The Anxiety of “Non-Religious Man” Part 1 (II.C: God’s Presence to Our Consciousness)
Up to now, we have been summarizing Eliade’s findings about religion in what he calls “traditional man.” Recall that this term signifies the mindset of people prior to the time when scientific and Enlightenment viewpoints became dominant among certain groups in Western Europe (around the 18th century). But how does the decline of religion in the modern day affect man?
Recall also that virtually every person at the time of traditional man was homo religiosus. Though Eliade indicates the presence of some philosophical atheism or agnosticism during that time, it was so rare that it did not represent what might be termed a “cultural viewpoint.”
The time of “modern man” is distinct, because a significant percentage of modern individuals are non-religious (16%), and in Western Europe, the percentage is significantly higher (approximately 50%).
Furthermore the perspective of what Eliade calls “modern non-religious man” is becoming dominant in Western Europe, and some of this is spreading to other modern democracies around the world. Do Eliade’s (and Otto’s) findings apply to modern man? Can modern man be considered “homo religiosus”?
Most religious people in the modern world (84%) still possess many, if not most, of the characteristics of homo religiosus. They believe in an absolute transcendent reality that manifests itself in the world, and in so doing, sanctifies the world and gives it significance (ultimate significance).
They also believe that life has a sacred origin (and is therefore sacred) and that human potentiality can only be realized (both in this world and the next) through a vital connection with the sacred transcendent reality. Finally they make recourse to sacred stories, rituals, and symbols to commemorate and re-enter sacred time and place in order to participate in holiness (the sacred) and to be strengthened in their capacity to follow the paradigmatic models provided by the sacred realities entrance into the profane world.
Inasmuch as they exemplify homo religiosus, they satisfy their desire for transcendent reality incited by the numinous experience, and find a source of the ultimate meaning, fulfillment, and reality they yearn for.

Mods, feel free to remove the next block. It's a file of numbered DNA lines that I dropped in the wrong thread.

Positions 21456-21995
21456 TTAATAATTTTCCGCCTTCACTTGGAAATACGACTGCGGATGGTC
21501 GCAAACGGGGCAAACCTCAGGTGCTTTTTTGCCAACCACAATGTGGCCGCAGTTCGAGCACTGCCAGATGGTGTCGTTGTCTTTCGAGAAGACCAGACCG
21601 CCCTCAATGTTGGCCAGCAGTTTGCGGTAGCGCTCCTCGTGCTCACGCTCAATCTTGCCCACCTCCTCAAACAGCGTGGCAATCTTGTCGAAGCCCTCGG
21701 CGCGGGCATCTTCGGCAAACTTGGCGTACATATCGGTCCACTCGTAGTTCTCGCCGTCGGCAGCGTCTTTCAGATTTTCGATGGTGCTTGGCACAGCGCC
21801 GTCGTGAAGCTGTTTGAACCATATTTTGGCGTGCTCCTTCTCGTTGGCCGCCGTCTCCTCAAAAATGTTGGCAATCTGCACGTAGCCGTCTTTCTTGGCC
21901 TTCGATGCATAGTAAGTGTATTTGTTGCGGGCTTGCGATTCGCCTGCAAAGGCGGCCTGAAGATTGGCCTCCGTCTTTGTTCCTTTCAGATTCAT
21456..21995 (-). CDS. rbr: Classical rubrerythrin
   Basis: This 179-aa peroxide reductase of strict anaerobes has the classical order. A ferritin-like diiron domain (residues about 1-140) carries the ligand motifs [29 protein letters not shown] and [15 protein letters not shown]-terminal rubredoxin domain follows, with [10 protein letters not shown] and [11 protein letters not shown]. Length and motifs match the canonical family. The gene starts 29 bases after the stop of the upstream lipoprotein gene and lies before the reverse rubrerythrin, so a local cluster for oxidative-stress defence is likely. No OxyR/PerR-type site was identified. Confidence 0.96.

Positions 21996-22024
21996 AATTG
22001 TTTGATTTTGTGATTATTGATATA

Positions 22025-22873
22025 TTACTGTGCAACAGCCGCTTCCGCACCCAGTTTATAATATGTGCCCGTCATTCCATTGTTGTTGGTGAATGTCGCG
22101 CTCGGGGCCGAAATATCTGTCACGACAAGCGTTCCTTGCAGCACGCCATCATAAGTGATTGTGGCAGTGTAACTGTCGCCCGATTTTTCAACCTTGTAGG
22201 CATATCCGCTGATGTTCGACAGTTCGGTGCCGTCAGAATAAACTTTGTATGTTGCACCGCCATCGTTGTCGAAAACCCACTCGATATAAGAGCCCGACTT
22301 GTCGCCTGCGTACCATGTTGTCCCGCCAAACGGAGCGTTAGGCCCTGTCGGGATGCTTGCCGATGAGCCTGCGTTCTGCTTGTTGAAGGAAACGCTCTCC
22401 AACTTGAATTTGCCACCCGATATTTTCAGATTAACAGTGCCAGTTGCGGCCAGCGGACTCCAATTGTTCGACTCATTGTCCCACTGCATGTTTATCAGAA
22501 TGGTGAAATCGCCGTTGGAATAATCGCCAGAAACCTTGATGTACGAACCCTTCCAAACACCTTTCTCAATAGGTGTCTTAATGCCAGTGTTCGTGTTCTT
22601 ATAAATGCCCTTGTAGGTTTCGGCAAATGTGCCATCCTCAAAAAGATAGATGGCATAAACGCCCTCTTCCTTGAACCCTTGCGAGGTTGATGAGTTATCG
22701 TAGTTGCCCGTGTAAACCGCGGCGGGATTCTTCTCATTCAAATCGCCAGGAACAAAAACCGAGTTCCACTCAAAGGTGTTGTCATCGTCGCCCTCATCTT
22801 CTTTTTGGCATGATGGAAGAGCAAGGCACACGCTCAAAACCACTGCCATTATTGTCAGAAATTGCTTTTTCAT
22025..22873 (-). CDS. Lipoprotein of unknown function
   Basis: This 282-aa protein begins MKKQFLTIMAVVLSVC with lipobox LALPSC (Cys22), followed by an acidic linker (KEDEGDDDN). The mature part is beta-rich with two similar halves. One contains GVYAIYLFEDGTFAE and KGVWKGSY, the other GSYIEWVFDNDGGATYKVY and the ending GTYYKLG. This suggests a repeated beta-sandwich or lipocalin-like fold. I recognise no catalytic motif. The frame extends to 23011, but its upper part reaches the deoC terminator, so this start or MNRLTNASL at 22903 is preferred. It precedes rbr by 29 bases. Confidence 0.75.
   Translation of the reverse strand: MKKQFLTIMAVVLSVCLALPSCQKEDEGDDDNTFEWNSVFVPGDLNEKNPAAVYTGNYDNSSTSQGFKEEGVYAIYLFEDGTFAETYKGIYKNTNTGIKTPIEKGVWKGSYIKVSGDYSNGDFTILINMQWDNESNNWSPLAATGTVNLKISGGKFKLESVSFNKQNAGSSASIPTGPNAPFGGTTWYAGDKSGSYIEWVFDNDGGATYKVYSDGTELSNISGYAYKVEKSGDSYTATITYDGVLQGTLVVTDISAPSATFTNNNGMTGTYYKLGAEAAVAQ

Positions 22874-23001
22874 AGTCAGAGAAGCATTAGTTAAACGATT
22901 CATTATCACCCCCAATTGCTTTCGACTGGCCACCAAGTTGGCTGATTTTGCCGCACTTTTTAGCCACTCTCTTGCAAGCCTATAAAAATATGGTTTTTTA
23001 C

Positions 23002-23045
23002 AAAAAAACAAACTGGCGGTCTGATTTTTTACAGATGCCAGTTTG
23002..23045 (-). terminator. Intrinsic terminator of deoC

This ultimate meaning, fulfillment, and reality does not come from merely intellectual assent to the existence of a transcendent reality, but more from connecting with and relating to the sacred reality (through sacred ritual and sacred writings ) and following the goods, ends, and virtues elucidated by these sacred writings.
Evidently modern religious people experience the same problems arising out of natural causation, economic difficulties, political turmoil, and other worldly challenges as modern non-religious people.
However, religious people have a level of ultimate, transcendent, and sacred meaning, hope, happiness, dignity, and destiny that “modern nonreligious people” have implicitly or explicitly denied.
Furthermore modern homo religiosus has an ultimate and transcendent sense of the good and virtue that “modern nonreligious people” do not recognize.
For Eliade, this absence of the sacred in modern nonreligious people introduces a heightened anxiety about existence, meaning, and reality (what might be called “existential anxiety” ). It comes from “the absence of things yearned for” – that is the absence of the transcendent which we desire implicitly or explicitly (because of the numen’s presence within us).
For Eliade, the more modern nonreligious people reject the sacred and the transcendent, the more acute their alienation from self and reality becomes, which brings with it an increasing sense of existential anxiety.
Does Eliade’s contention here stand up to scrutiny?
Interestingly, it is the hallmark of not only theistic existentialism but also atheistic existentialism (e.g. Sartre, Camus, Kafka, etc.). We will explore existential anxiety in both theistic and atheistic existentialist schools. We will there refer to it as “cosmic emptiness, alienation, loneliness, and guilt.”
These anxieties are frequently alleviated through religious faith. But is there more than philosophical and anecdotal evidence for the efficacy of religion in psychological health?
The 2004 study in the American Journal of Psychiatry correlated nonreligious affiliation with suicide rates and found that nonreligious affiliation was the strongest contributing factor to an increase in suicide (verifying the conjectures and predictions of Eliade and theistic existentialists).
The study concluded:
Religiously unaffiliated subjects had significantly more lifetime suicide attempts and more first-degree relatives who committed suicide than subjects who endorsed a religious affiliation.
Unaffiliated subjects were younger, less often married, less often had children, and had less contact with family members. Furthermore, subjects with no religious affiliation perceived fewer reasons for living, particularly fewer moral objections to suicide. In terms of clinical characteristics, religiously unaffiliated subjects had more lifetime impulsivity, aggression, and past substance use disorder.
No differences in the level of subjective and objective depression, hopelessness, or stressful life events were found.
Next post, we’ll wrap up Section II.C: The Anxiety of “Non-Religious Man” Part 2.